College Tuition–Is It Worth It?

Generally speaking, investing in yourself is a smart idea. More education usually leads to more opportunity, better jobs, and higher income. However, many students have no idea how to think about the investment in financial terms. For example, does it make sense to spend $100,000 and take on tens of thousands in loans in order […]

In Defense of Large University Endowments

The Los Angeles Times ran an opinion piece today written by Anthony W. Marx, the president of Amherst College, in which he eloquently defended independent decision-making by independent colleges.  In the past year or so, Congress has had its knickers in a twist about the rising value of college endowments at some private colleges–even as […]

Carnival of College Admissions, 2nd Edition

Welcome to the second edition of the Carnival of College Admission.  The Carnival is a biweekly round-up of interesting blog posts related to the transition from high school to college. I’ve had many folks contact me asking what a blog carnival is, and why they should consider submitting posts to each edition.  My friend, Peter […]

How Americans Pay for College

Sallie Mae and Gallup released a new annual survey on how families in the US pay for college. It yields a great deal of information.  One of the problems in analyzing this data, however, is the huge variety of colleges student attend, the financial circumstances of those families, and the enormous varance in the price […]

The Economy Affects College Enrollments and Admissions Strategies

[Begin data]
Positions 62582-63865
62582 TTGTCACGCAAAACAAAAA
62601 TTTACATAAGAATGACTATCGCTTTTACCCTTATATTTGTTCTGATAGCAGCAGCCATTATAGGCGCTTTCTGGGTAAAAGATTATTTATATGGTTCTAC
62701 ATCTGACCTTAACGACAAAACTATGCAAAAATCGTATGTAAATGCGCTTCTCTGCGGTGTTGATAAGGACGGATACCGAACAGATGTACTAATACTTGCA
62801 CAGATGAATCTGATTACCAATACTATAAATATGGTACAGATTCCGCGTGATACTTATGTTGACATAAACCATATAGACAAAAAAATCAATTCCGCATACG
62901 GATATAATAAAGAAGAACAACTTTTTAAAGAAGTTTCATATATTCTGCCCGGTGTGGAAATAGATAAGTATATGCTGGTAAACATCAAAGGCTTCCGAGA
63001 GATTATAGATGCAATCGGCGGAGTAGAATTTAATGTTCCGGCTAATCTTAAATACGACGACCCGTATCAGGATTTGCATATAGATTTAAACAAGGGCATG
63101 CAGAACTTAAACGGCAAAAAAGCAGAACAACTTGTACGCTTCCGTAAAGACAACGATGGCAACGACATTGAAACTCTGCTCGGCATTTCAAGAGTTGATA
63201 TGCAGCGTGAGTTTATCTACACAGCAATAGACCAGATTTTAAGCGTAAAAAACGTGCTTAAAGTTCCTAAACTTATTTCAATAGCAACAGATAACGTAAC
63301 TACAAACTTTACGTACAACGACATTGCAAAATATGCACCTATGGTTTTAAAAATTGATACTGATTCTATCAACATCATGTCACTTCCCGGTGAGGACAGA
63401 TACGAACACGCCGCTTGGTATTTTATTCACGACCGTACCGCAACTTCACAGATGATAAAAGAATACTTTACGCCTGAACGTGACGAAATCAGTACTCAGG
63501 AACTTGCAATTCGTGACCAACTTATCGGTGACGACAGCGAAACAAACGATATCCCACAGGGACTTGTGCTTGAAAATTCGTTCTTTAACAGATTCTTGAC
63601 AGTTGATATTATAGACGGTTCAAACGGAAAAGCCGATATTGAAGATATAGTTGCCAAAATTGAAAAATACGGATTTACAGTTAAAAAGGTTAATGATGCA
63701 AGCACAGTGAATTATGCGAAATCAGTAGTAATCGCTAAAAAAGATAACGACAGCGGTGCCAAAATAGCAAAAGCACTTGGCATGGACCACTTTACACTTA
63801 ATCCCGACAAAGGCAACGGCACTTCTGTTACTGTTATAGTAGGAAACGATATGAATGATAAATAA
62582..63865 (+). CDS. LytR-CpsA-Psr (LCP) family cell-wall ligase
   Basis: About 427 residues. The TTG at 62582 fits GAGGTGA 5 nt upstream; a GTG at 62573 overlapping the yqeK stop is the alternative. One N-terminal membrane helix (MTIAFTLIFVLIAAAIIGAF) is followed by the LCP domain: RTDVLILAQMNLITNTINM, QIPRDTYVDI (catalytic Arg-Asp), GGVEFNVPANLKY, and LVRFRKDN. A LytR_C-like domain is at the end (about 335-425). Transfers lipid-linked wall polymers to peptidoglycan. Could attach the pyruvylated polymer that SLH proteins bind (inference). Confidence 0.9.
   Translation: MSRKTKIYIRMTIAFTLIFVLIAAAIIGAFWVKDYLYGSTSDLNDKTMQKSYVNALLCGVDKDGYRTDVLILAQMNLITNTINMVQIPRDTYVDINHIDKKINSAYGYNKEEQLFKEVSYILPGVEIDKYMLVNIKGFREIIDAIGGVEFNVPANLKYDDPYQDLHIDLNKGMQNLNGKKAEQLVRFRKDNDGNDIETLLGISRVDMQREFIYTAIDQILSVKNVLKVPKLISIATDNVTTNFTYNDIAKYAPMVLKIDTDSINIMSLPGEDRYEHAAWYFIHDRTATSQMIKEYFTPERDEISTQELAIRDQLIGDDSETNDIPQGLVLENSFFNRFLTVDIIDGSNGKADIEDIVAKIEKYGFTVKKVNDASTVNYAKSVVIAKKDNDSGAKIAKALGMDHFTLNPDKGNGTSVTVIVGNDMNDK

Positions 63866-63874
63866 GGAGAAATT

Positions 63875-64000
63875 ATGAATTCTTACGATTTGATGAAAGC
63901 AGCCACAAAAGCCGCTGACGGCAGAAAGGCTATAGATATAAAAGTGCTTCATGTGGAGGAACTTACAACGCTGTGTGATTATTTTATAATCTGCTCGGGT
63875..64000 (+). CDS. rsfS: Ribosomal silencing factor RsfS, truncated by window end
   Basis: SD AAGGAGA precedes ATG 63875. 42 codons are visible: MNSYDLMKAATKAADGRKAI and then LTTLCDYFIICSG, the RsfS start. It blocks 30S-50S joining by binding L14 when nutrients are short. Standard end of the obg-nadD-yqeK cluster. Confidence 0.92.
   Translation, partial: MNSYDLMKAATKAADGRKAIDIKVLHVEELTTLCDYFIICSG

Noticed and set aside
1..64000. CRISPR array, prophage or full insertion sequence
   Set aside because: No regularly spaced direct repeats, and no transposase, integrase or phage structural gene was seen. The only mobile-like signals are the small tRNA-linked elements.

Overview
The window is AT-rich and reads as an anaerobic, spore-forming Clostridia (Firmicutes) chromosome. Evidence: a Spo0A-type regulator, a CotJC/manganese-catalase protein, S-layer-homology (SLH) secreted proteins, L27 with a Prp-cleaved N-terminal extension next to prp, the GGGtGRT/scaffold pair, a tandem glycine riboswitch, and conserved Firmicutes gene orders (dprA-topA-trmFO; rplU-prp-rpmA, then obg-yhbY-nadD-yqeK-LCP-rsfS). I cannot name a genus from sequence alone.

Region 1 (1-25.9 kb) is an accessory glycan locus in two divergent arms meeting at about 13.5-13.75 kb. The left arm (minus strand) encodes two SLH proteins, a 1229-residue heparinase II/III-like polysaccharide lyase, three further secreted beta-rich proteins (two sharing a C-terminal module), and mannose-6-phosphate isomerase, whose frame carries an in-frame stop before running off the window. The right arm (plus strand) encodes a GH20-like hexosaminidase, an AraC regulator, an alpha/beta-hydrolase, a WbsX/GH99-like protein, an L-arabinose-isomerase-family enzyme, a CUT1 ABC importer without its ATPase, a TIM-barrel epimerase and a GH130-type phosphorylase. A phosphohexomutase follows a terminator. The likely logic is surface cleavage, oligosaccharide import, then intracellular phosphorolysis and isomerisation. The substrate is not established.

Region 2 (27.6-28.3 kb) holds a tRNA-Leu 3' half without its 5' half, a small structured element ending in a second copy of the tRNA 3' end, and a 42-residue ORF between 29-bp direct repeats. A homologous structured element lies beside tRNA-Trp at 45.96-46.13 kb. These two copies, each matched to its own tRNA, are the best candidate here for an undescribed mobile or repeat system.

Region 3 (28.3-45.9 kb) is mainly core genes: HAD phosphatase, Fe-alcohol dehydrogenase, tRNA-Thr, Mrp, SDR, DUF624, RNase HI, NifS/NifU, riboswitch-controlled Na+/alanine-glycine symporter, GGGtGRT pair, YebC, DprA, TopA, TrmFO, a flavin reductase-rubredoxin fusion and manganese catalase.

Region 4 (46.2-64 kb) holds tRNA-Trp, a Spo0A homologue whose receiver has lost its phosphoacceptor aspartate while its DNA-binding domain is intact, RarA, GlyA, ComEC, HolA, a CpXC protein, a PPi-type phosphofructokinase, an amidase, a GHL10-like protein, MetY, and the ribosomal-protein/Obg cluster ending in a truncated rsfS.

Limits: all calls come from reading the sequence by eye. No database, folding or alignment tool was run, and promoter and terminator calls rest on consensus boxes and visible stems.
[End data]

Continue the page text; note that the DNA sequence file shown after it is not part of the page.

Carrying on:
An excellent article from the Baltimore Sun analyzes the way in which colleges are reacting to the economic downturn.  Here are some of the trends. More private colleges are turning to their waiting lists to fill their classes. More families are making deposits accepting admission to more then one institution, then bargaining hard for financial […]

Carnival of Kids and Money

Well, this carnival is up a bit late, but it was worth waiting for.  The Carnival of Kids and Money is hosted by the Money Hacks. My favorite posts at this carnival are: Michael presents College Life: Is it Better to Live On-Campus or Off-Campus? posted at Michael Emilio.  It’s a great post that lays […]

The Low Cost of College Tuition

The New York Times published an article today that provides a comprehensive look at the colleges that have been moving swiftly to lower their tuition rates for lower income and middle class families. Primarily, the colleges that are making these price reductions are the more wealthy, upper-tier institutions. But the article points out, as I […]

Claremont-McKenna and Lafayette: Changes in Financial Aid

Two more colleges have readjusted their financial aid policies in the wake of Harvard’s decision to woo the middle classes by offering richer aid packages (which I wrote about here). The changes were reported in Inside Higher Ed: Two more colleges have joined the growing number pledging to eliminate loans for low-income students. Claremont McKenna […]

Columbia Joins the Bandwagon and Changes Financial Aid Policies

Columbia University announced today that it was joining its Ivy League sister institutions in revamping its financial aid policies to make the University more affordable for the middle class. Families with incomes of less than $60,000 will pay nothing. Families with incomes of less than $100,000 will see a significant increase in the amount of […]

College is an Investment: Choose Wisely

If you’re like most parents, you’ve begun saving money for college. You know what a huge investment college can be. But have you thought about about the investment in choosing the right college? Consider these facts: A college education is the biggest investment a family will make, aside from a home. The cost of attending […]